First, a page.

‘I’m broke’: Litigation trend targets merchant cash advance industry
In an industry characterized by multi-billion dollar corporations, Christopher Cooley’s dental equipment and supplies distribution company, Parkway Dental Services LLC, punched above its weight. But that all changed when the coronavirus pandemic hit, as its overseas product makers began operating erratically and many of its customers shut down their businesses.
And now the New Jersey company is part of a litigation trend after turning to merchant cash advance companies, and its debt spiral has begun. One breakthrough turned into another. Meanwhile, as the gross revenues of the family business plummeted, merchant cash advance companies continued to collect their payments from Parkway.
Each merchant cash advance company was debiting about 15% of its future receivables, and Parkway quickly discovered that the merchant cash advance companies were collectively debiting about 45% of its daily receipts.
The effective interest rate on the combined cash advance of $1.8 million was above New York usury law and required a relatively short repayment period. But because these merchant cash advances were not considered loans under applicable state law, usury laws did not protect Parkway.
And two of those cash advance companies refused to reduce Parkway’s $5,000 daily repayment to $1,000 when its collections dried up and continued to electronically debit Parkway’s checking account for an amount higher.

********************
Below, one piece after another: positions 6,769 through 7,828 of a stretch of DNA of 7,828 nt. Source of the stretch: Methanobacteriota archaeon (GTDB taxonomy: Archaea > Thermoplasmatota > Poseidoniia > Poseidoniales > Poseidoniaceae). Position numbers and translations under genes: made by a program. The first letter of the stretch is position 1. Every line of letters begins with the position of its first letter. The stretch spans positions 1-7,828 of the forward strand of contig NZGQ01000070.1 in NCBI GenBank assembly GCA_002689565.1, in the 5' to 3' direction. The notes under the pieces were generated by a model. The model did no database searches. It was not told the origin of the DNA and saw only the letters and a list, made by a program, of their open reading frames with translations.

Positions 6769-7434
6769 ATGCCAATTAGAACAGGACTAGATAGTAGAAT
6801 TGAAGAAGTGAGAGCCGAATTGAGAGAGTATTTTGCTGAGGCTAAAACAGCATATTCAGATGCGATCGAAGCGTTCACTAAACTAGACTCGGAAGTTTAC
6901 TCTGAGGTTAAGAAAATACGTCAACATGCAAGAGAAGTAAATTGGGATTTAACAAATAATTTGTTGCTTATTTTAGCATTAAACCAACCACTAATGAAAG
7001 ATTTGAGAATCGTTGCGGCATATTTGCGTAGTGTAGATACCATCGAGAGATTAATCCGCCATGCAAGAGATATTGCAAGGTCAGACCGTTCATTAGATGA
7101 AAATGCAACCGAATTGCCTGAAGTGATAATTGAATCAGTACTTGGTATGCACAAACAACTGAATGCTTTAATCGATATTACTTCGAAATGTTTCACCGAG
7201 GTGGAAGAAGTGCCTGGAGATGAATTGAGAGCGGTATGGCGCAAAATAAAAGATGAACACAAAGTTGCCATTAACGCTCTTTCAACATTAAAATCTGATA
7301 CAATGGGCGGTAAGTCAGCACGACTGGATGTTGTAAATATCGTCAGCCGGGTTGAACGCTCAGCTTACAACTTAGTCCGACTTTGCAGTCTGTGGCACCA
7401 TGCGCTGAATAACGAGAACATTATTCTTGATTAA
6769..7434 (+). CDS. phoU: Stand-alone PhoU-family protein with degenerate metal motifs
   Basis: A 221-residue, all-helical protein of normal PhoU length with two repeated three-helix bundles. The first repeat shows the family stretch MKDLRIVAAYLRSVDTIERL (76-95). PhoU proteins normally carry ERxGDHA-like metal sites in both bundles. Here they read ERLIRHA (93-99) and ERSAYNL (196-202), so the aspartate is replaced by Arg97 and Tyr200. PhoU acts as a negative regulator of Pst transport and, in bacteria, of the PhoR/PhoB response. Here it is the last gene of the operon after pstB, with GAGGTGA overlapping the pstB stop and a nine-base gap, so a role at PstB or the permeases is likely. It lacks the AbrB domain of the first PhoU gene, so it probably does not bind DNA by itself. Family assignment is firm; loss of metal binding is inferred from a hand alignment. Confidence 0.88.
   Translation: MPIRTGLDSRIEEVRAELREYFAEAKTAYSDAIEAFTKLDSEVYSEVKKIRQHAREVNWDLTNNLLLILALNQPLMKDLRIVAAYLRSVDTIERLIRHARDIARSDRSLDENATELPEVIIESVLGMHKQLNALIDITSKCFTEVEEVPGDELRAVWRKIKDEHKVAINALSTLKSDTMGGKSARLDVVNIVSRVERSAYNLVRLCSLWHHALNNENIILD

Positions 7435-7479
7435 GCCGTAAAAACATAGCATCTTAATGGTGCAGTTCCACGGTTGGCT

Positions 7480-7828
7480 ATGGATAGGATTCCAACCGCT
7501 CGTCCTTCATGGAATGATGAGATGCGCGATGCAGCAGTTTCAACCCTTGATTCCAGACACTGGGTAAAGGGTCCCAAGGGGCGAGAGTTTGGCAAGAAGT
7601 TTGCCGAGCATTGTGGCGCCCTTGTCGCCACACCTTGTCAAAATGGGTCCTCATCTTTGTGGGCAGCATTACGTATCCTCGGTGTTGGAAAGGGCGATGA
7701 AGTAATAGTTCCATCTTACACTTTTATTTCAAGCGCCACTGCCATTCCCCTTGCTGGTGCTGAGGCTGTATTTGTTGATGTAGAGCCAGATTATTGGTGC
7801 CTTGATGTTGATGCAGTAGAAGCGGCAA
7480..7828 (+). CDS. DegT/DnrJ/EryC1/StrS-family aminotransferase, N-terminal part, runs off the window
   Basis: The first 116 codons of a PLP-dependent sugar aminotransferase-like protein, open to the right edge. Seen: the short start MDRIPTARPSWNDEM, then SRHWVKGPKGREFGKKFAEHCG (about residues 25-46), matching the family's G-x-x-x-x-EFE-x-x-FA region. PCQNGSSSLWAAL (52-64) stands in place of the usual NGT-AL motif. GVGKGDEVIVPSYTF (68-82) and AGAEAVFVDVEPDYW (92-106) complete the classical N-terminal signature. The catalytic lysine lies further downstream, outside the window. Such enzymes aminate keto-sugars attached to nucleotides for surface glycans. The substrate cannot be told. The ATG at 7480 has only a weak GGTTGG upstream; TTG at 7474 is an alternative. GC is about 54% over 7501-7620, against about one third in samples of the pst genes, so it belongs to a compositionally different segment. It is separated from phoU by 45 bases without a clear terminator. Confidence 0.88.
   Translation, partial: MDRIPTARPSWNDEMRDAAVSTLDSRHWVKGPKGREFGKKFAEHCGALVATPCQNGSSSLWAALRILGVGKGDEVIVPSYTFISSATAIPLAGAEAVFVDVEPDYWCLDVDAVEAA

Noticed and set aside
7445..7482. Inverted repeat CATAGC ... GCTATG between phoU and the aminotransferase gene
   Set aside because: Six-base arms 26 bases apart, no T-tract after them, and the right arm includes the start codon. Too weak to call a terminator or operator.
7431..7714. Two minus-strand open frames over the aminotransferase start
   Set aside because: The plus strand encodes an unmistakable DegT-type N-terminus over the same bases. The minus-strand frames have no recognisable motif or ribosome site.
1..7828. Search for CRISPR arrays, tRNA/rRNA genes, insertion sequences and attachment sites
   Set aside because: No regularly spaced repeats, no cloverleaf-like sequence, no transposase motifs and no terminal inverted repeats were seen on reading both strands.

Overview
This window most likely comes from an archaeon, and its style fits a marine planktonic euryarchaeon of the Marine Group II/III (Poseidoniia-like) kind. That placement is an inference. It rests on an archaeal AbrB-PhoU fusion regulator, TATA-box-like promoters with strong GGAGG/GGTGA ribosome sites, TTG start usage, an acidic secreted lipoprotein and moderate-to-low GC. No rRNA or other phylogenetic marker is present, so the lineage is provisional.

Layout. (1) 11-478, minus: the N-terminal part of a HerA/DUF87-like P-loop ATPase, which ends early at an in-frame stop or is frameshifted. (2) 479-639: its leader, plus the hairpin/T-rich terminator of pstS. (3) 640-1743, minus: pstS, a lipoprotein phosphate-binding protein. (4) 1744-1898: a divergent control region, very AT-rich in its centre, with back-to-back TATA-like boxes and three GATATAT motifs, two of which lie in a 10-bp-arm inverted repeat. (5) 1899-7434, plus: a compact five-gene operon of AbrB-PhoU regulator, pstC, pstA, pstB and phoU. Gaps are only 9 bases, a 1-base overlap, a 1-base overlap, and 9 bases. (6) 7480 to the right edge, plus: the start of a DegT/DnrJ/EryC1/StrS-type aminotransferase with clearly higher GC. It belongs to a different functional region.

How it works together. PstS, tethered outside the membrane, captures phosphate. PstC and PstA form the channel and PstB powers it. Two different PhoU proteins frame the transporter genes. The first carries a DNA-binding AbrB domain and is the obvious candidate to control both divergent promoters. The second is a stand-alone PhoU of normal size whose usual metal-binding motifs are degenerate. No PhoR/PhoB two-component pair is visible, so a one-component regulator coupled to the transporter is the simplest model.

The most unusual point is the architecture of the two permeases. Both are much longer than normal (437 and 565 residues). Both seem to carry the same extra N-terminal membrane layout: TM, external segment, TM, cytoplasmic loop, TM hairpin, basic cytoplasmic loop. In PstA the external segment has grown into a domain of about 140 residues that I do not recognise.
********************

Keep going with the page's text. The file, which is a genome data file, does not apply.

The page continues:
The original deal required a personal guarantee from Cooley and a confession of judgment. When the lenders could no longer debit Parkway’s account, they obtained a default judgment. They froze Parkway’s accounts, rendering the business inoperable, but Cooley was still responsible for the money.
The lenders appeared to have contacted everyone who knew Cooley, including his teenage daughter who he said called him crying at a gas station because her bank account to which her father was a co-signer was frozen.
Cooley said in an interview that he started taking medication for his heart and for sleeping. He feared it was only a matter of time before lenders found a way to withdraw money from his wife’s retirement accounts.
“Do you know what it’s like to look your wife in the eye and tell her how much of a failure you are?” said Cooley, who now fears his only option is personal bankruptcy. ” I am broke. I wondered if it even made sense to live.
Loans, not the sale of receivables
Now, federal judges, who sit in the U.S. District Court for the Southern District of New York, have issued rulings finding that payment terms provided by cash advance companies to merchants are loans and not, like those companies asserted, a veritable sale of receivables.
These merchant cash advance companies, such as those of Haymount Emergency Care vs. GoFund Advance, Lateral recovery against Queen Fundingand Fleetwood Services v. Ram Capital Fundingclaim that their business model is to purchase future receivables and then collect the advance plus an additional amount by debiting the borrower’s daily or weekly collections.